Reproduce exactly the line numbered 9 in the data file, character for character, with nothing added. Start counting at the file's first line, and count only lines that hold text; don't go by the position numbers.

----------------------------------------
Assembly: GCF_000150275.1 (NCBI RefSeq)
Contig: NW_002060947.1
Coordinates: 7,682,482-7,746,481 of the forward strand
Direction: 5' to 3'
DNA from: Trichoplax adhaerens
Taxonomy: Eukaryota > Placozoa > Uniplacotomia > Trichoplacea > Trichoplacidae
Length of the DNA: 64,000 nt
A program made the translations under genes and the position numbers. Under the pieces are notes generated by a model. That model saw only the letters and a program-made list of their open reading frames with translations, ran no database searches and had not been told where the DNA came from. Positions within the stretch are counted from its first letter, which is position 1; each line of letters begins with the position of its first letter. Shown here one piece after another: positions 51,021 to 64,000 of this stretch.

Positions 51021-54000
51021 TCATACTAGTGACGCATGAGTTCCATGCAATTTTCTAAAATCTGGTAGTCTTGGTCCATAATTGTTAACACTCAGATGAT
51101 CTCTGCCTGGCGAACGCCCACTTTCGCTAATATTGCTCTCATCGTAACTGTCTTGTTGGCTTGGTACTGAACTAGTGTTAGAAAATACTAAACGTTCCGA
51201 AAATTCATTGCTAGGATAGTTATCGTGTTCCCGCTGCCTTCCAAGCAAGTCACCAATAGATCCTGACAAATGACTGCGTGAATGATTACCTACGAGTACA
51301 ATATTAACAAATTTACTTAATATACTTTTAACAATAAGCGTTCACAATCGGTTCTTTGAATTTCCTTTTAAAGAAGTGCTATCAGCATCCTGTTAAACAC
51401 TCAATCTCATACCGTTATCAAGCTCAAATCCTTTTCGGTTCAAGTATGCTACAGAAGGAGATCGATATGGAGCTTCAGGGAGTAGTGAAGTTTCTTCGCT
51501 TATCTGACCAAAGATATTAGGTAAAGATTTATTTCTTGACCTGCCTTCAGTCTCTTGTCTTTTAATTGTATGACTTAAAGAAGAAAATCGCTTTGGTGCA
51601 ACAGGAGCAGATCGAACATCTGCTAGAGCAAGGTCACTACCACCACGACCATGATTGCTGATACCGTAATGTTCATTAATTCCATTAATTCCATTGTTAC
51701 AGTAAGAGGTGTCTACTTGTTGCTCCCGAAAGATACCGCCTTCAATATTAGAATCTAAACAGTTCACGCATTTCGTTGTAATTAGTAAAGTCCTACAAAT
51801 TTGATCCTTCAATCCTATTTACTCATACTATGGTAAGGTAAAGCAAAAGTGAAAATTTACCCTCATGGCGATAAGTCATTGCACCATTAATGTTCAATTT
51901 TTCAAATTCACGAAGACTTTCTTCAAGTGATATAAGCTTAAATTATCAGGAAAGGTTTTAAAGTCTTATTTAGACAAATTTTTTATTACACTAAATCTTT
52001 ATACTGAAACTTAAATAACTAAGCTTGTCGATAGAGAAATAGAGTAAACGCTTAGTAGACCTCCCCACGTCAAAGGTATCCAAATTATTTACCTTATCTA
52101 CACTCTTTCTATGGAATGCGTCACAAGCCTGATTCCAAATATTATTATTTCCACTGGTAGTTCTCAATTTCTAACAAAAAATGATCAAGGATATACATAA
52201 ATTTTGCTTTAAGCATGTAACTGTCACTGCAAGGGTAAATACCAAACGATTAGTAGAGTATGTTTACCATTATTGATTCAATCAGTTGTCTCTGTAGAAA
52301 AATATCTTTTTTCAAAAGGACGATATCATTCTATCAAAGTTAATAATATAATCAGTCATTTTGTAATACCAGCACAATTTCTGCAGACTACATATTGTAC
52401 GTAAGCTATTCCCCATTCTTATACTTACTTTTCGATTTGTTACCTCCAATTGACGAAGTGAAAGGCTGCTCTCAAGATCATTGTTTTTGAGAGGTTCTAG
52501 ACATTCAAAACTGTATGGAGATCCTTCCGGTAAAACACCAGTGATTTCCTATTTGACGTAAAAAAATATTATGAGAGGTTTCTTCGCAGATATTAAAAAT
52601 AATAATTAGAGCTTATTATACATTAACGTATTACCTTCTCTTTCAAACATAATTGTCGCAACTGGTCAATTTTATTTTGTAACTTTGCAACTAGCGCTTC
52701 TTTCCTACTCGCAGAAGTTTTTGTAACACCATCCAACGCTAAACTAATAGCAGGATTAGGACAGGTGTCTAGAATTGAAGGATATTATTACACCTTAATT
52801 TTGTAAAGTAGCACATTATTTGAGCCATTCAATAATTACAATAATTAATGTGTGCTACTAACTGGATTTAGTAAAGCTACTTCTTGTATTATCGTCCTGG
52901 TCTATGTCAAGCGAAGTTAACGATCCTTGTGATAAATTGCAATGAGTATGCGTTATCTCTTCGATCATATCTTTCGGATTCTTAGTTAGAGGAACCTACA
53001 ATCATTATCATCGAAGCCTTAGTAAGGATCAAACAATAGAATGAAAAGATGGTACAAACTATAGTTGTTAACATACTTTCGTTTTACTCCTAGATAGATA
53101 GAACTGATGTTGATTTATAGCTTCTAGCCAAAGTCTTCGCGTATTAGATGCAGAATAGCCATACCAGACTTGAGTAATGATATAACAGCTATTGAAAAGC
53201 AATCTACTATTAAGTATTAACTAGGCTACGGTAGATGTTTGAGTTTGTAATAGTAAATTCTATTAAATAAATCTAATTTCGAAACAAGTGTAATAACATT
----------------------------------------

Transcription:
Positions 51021-54000